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From Marc Slemko <>
Subject and you all thought Apache meant...
Date Fri, 17 Oct 1997 00:40:36 GMT
A Patchy Server.

Or that it had something to do with Indians.

I like this meaning better:

  2 (&schwa.'paeS, ||apaS) Also apache.  Fr., f. prec.  A ruffian of a type
infesting Paris; also gen. a man of ruffianly behaviour.
  1902 Westm. Gaz. 22 Oct 8/1 The leader of the band of roughs in Paris known
as the `Apaches'. 1909 Times 9 Feb. 4/4 Those apaches with which Brussels is
haunted. 1920 Times Lit. Suppl. 10 June 363/2 Something a little more Bacchic
than the calculated extravagances of the drawing-room apache would
occasionally relieve the atmosphere. 1933 G. ORWELL Down & Out iii. 20 He wore
side whiskers, which are the mark either of an apache or an intellectual.
  b attrib.; apache dance, a violent dance in which the partners are dressed as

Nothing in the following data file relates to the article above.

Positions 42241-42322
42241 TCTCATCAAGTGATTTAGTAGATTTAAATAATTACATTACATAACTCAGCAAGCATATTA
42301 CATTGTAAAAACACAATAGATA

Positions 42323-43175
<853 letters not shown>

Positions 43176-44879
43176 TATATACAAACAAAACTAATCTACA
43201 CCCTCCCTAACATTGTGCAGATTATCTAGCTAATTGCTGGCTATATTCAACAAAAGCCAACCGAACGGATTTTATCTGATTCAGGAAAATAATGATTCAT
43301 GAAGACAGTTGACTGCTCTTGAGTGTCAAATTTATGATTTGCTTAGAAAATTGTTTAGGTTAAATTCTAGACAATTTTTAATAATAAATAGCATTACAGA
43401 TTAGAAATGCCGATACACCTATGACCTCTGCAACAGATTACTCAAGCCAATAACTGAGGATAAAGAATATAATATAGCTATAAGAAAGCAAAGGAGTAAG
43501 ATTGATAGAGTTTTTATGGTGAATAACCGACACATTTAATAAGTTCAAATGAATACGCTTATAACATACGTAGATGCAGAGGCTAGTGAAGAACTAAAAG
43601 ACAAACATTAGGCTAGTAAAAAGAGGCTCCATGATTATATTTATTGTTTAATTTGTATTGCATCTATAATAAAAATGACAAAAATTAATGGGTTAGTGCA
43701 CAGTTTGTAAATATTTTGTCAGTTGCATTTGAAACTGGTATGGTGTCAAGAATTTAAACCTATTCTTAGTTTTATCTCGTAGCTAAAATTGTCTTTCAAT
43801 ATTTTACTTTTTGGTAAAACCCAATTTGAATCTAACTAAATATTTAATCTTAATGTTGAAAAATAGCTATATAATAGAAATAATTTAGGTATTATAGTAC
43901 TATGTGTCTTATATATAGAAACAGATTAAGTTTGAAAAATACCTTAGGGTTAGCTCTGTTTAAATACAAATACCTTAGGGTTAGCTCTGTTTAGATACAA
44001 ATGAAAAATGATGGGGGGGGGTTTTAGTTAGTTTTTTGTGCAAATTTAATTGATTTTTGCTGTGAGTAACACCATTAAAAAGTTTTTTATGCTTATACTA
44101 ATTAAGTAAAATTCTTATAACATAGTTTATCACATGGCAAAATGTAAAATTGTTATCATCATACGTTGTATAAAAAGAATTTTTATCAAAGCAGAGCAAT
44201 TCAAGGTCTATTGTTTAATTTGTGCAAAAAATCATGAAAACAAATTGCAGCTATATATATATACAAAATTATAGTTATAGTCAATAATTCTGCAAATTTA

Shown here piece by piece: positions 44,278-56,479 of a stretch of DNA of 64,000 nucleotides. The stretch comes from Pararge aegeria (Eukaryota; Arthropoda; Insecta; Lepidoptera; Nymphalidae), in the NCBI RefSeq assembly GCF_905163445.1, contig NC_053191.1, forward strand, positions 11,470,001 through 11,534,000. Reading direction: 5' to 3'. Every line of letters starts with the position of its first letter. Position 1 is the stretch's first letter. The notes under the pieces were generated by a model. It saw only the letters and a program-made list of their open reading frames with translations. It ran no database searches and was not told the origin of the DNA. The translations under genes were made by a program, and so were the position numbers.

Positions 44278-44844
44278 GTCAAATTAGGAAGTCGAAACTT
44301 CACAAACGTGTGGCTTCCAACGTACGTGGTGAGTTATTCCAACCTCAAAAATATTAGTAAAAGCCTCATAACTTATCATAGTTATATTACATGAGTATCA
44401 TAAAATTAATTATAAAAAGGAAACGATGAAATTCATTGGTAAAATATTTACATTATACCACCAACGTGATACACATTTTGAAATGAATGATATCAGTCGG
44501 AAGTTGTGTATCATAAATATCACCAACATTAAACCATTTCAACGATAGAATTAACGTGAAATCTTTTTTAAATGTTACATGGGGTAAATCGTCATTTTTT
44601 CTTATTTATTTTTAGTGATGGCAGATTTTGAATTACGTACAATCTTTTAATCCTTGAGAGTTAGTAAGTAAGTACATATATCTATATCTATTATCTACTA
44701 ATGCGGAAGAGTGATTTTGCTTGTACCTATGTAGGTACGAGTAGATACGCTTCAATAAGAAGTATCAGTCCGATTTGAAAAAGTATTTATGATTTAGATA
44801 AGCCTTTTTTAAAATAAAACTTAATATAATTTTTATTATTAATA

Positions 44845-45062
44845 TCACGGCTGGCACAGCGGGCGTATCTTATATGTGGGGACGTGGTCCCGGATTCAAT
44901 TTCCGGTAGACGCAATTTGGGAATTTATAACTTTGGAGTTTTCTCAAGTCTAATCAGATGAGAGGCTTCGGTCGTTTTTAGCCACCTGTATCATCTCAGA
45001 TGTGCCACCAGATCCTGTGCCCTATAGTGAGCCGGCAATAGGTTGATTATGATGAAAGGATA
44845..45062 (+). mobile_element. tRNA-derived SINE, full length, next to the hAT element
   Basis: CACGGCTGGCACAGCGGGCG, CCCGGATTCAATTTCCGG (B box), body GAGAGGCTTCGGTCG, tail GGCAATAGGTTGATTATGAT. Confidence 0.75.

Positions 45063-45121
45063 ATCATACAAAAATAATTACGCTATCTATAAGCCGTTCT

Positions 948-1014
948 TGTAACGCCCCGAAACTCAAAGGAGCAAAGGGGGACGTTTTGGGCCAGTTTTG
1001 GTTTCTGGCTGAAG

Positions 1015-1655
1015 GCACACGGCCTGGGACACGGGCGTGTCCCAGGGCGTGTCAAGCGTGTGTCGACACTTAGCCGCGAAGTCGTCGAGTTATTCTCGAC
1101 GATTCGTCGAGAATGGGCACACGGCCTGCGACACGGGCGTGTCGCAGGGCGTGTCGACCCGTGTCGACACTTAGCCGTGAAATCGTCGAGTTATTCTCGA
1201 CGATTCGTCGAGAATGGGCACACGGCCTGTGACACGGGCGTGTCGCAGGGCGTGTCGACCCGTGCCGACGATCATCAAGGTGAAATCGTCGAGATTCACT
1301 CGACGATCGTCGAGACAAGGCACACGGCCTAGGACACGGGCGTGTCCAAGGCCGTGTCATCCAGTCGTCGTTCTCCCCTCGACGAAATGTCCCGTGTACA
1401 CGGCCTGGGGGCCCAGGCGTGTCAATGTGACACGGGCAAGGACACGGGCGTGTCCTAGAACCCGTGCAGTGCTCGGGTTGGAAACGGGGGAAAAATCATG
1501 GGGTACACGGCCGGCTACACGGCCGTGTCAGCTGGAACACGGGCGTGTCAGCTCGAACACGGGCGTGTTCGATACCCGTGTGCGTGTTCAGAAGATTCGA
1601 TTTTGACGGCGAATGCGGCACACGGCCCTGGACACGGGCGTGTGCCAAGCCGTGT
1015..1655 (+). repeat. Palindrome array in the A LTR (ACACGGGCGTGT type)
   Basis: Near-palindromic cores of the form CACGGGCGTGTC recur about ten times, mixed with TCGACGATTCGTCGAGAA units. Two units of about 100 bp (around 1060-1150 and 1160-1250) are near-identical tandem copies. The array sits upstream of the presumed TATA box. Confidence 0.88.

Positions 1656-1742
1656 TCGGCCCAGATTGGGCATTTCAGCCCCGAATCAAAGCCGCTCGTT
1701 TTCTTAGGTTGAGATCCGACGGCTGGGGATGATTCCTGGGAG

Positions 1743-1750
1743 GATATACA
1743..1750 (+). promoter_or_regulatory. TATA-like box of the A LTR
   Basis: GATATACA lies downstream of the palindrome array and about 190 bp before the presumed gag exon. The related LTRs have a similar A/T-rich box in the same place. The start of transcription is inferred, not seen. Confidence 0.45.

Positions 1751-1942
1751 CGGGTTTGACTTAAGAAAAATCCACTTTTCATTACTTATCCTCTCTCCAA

apaches; so apache dancer.
  1914 G. W. YOUNG From Trenches i. 12 The apache element..was soon brought
into order. 1918 H. G. WELLS Joan & Peter xi. 443 Huntley wanted to teach Joan
an Apache dance. 1922 JOYCE Ulysses 469 In workman's corduroy overalls..and
apache cap. 1928 Punch 30 May 602 Friend (referring to `Apache' hat).  I like
that one, dear.  You see, it's noticeable without being really fierce. 1945 H.
L. MENCKEN Amer. Lang. Suppl. I. 186 During the [1914-18] war or soon
afterward apache-dancers began to appear in the United States. 1962 J. D.
SALINGER Franny & Zooey 57 It isn't enough to treat her with the doting
brutality of an apache dancer towards his partner.

Stolen from the OED.

(yes, I'm ignoring the fact that it means nothing more than a cool name...)

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